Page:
Hodgkin's Lymphoma

Bharat R Agarwal
Hodgkin's Lymphoma - Diagnosis
Any peripheral lymph node > 1 cm in size that does not regress after 6 weeks of observation should be biopsied. (Care should be taken not to biopsy the edge of the lymph node as it as it may appear as "reactive" on histopathology, but central nodes should be biopsied.) Once, the diagnosis is confirmed, it is necessary to determine the stage of the disease for prognosis and treatment evaluation. Staging is based on a combination of history, physical examination, and x-rays (including CT Scan of chest, abdomen and pelvis), gallium scan, bone marrow biopsy and laboratory biochemical profile. In patients with mediastinal mass, if pleural effusion is present, a thoracocentesis should be done as cytological diagnosis is possible. Mediastinoscopy, anterior mediastinotomy and thoracoscopy are procedures of choice when other methods fail to establish the diagnosis.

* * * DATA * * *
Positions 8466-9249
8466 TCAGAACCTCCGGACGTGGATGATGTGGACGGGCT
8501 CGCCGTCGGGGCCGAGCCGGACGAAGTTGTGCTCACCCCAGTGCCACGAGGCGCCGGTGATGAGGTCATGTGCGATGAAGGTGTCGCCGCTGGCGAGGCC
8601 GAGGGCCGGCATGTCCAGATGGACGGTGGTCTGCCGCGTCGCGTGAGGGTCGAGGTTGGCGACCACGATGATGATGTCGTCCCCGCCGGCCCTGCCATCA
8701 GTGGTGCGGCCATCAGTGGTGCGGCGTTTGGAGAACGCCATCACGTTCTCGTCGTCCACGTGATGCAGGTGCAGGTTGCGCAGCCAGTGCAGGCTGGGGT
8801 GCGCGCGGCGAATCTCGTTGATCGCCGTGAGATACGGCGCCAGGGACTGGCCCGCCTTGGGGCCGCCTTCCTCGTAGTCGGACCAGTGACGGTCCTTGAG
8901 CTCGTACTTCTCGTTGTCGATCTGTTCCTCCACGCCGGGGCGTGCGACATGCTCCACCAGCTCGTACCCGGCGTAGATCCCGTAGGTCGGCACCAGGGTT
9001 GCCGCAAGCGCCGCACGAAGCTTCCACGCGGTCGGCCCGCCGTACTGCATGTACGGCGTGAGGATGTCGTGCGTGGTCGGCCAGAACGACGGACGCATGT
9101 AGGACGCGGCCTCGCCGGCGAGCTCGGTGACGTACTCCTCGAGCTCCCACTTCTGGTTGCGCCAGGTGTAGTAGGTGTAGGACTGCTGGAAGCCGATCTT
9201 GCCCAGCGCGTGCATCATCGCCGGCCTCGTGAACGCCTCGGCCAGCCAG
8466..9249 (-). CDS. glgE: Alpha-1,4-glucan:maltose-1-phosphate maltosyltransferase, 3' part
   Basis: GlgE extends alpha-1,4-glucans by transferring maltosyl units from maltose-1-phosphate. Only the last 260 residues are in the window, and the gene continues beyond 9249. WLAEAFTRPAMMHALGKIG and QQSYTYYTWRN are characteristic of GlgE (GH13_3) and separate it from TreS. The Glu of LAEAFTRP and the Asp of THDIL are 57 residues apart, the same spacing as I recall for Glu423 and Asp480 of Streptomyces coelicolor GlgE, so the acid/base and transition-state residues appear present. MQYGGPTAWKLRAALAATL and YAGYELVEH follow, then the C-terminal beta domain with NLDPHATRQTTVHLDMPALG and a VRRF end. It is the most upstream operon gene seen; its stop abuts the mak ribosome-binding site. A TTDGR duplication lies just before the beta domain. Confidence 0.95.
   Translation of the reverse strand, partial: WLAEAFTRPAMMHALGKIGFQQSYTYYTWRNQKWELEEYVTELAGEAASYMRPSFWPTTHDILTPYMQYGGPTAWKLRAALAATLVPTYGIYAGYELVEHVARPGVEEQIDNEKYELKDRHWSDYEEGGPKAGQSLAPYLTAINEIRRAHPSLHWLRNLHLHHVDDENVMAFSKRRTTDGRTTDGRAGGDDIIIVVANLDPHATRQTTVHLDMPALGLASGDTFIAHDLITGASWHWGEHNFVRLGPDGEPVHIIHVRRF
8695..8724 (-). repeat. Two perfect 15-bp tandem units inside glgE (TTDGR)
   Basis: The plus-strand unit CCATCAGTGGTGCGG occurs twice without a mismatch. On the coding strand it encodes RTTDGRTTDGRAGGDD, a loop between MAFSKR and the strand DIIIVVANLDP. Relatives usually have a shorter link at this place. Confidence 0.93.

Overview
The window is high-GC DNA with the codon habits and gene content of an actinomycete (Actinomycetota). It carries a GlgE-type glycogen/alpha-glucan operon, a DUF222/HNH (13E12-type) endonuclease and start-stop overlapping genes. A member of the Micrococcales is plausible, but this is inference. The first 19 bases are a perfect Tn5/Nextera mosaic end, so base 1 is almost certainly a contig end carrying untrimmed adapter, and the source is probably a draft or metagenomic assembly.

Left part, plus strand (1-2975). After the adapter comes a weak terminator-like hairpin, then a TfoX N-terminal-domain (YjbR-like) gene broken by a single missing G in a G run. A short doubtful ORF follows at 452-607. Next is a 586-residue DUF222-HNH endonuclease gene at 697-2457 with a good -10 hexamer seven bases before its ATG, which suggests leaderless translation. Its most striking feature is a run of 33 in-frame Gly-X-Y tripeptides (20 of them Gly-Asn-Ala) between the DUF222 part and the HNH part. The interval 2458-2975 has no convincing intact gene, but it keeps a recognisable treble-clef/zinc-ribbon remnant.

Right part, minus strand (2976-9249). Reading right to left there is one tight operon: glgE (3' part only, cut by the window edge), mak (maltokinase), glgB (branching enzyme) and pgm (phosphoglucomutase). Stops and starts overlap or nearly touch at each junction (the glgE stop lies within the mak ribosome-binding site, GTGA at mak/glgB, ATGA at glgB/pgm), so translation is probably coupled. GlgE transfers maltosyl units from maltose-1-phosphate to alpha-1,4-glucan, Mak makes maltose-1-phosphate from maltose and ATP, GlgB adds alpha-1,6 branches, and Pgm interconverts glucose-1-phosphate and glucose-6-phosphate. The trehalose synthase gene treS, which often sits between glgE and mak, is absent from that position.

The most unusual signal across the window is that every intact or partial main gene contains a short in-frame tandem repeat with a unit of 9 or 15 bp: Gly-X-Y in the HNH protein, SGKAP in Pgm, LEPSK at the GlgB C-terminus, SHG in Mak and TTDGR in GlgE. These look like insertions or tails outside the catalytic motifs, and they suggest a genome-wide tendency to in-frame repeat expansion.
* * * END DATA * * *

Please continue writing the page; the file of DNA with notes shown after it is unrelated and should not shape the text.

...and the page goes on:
Pathologic staging requires laparotomy with splenectomy, retroperitoneal lymph node biopsy and liver biopsy. However in children, chemotherapy alone, has been used increasingly for treatment. Hence, staging laparotomy is rarely required.

Hodgkin's Lymphoma Hodgkin's Lymphoma 01/04/2001
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